So it was Becca leading the trip, and then Marcus was there her husband, myself and Bishop Phoebe Rove from West Tennessee, as well as Mike Kinman, who is the rector of all saints in Pasadena. So I’m a motley crew and what I loved about our time is there was a chemistry immediately. Everybody just sort of got there and jumped into conversation and sort of had each other’s back instantly and that was just a great experience for me. I’ve been struggling since I’ve been back to try to articulate what I experienced and I think you know and I’ll try to stumble here I think one of the things that has really stayed with me, stuck to me, was just how grateful I am to be to have been asked to be on that trip and how grateful I am to just sort of have the awareness of God that I have. That puts me beside lots of different kinds of people and the welcome that I received with you, the welcome that we received, was just tremendous going places and having people just really sort of honor you. It just drove a deep, a deep feeling of gratitude in me and, like I said, for somebody who talks for a living, I’ve really stumbled at trying to articulate what that was like, but it was just, it was I guess it’s beyond words it was just. It was just tremendous, a tremendous experience for me.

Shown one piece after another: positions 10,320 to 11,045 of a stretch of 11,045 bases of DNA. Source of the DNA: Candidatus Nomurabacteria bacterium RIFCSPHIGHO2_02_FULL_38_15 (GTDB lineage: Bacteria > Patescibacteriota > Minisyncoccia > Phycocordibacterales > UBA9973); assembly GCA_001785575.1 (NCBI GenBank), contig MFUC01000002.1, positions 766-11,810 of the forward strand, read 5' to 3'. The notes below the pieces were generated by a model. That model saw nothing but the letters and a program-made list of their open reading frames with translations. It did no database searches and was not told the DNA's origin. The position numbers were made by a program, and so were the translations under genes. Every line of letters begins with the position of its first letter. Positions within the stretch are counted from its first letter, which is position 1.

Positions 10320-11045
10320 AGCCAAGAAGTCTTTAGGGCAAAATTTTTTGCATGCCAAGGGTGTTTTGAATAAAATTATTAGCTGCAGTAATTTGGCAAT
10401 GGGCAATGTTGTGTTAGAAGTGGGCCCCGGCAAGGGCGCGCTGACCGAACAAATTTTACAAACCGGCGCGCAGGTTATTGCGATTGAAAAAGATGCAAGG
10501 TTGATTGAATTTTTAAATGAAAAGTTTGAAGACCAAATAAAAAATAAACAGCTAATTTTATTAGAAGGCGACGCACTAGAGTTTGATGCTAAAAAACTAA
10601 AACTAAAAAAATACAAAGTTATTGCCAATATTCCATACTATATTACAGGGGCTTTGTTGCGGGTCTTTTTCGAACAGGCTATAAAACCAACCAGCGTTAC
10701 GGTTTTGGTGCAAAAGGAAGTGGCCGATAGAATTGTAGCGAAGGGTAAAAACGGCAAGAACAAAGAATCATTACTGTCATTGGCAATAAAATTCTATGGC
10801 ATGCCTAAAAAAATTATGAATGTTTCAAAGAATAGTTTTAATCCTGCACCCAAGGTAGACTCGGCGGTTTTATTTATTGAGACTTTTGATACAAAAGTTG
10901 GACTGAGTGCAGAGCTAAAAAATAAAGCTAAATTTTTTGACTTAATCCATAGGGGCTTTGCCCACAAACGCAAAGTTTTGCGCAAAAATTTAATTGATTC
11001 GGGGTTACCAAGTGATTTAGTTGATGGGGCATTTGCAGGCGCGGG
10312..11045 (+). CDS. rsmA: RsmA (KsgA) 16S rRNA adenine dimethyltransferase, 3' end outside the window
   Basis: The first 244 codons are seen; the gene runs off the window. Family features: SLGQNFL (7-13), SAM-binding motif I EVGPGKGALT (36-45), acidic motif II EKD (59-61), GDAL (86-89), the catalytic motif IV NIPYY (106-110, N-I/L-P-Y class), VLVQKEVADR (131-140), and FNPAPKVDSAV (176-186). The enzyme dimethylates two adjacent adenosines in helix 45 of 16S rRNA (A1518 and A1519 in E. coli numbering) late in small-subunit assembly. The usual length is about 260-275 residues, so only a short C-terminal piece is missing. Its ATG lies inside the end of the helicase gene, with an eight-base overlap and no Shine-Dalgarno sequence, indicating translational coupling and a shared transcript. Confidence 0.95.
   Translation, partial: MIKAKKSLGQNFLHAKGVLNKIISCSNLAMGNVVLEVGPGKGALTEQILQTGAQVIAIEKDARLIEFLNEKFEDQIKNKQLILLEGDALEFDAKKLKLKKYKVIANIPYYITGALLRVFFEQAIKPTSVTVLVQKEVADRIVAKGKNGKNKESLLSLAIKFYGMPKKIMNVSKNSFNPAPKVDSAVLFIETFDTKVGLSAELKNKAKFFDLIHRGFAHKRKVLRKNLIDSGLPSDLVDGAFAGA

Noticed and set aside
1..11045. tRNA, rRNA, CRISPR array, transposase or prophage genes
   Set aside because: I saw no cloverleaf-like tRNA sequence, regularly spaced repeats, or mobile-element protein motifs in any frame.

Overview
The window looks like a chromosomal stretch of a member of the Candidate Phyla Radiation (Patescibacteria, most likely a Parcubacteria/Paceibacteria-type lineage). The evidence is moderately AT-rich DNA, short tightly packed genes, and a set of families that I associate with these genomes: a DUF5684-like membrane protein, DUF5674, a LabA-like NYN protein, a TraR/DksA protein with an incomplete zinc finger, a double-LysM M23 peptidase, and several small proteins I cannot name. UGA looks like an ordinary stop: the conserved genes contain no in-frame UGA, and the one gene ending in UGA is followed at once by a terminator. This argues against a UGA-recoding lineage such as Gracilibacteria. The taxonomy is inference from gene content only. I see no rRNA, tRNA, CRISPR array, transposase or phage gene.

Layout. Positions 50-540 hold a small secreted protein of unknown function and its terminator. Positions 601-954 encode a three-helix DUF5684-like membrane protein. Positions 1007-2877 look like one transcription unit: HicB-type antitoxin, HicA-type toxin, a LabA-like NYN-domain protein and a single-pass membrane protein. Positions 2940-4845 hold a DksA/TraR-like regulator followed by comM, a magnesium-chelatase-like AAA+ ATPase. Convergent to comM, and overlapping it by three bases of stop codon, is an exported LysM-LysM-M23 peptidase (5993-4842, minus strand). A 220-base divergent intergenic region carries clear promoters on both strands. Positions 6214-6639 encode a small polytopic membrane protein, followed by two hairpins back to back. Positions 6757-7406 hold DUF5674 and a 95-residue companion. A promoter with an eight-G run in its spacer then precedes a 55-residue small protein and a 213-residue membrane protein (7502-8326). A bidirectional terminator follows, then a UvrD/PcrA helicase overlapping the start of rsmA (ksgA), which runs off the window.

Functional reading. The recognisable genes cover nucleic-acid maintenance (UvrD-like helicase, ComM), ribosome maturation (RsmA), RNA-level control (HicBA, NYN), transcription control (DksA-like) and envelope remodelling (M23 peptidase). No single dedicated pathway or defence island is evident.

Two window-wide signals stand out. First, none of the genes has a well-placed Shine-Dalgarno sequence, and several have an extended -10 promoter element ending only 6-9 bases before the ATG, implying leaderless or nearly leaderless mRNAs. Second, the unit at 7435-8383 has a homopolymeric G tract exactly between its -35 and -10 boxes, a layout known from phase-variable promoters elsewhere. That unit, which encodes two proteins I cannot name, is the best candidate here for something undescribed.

Speaker 1: 10:58